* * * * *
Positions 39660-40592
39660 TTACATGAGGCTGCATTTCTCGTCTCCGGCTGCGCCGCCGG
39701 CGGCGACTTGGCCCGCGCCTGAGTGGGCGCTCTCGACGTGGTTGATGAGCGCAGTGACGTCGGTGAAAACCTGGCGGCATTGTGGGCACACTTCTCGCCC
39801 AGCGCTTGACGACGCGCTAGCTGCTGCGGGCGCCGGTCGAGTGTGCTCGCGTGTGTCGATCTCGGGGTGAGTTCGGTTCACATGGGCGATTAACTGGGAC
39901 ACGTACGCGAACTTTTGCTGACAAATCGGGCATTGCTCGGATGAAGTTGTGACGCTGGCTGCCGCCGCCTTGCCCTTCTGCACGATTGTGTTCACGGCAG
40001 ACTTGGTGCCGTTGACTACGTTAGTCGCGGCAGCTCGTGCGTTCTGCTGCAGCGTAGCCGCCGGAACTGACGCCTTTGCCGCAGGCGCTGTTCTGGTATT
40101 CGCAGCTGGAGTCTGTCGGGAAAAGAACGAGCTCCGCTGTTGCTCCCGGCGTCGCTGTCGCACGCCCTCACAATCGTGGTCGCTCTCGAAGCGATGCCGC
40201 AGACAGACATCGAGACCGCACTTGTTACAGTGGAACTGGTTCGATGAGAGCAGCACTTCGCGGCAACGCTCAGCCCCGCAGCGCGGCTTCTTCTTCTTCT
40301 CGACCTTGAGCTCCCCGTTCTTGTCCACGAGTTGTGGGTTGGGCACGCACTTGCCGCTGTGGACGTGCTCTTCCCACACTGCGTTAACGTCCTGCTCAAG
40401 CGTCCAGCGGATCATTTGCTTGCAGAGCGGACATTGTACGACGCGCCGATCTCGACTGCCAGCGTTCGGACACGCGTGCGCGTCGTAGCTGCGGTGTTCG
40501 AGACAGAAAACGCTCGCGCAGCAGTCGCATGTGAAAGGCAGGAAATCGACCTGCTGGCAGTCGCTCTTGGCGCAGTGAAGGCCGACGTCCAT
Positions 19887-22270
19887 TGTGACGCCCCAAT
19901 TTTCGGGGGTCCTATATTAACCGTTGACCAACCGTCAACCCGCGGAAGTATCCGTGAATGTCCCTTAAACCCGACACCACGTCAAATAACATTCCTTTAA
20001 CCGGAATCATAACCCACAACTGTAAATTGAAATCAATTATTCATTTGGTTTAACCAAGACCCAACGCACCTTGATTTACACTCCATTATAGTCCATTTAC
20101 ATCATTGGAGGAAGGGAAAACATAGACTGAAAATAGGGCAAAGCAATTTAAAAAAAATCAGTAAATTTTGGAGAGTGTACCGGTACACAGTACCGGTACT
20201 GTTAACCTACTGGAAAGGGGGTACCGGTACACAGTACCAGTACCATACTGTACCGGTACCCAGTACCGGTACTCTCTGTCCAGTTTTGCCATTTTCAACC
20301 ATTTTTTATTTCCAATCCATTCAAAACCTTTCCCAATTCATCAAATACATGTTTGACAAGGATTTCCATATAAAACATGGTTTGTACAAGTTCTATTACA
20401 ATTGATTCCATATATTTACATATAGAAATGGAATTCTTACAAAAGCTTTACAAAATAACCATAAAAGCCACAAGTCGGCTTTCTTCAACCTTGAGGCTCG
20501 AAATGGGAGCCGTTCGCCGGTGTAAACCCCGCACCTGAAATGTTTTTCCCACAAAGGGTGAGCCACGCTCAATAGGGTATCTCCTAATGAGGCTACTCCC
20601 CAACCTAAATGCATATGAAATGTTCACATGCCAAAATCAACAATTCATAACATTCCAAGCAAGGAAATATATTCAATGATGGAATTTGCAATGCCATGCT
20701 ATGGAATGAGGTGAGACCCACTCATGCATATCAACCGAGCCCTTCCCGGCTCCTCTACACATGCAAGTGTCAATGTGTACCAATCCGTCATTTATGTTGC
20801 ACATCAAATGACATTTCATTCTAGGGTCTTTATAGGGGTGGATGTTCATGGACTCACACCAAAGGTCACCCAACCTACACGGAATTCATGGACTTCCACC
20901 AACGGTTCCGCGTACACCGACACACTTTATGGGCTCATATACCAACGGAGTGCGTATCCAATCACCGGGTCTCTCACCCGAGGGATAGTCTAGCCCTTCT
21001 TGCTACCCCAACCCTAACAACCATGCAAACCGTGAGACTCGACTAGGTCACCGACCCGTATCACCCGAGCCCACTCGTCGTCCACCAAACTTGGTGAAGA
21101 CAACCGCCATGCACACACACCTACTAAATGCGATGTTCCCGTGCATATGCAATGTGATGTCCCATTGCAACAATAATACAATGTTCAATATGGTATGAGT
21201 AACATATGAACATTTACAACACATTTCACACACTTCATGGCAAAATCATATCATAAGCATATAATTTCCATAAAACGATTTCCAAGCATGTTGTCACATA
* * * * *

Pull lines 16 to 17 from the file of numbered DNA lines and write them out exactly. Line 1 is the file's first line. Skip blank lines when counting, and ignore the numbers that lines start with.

20101 ATCATTGGAGGAAGGGAAAACATAGACTGAAAATAGGGCAAAGCAATTTAAAAAAAATCAGTAAATTTTGGAGAGTGTACCGGTACACAGTACCGGTACT
20201 GTTAACCTACTGGAAAGGGGGTACCGGTACACAGTACCAGTACCATACTGTACCGGTACCCAGTACCGGTACTCTCTGTCCAGTTTTGCCATTTTCAACC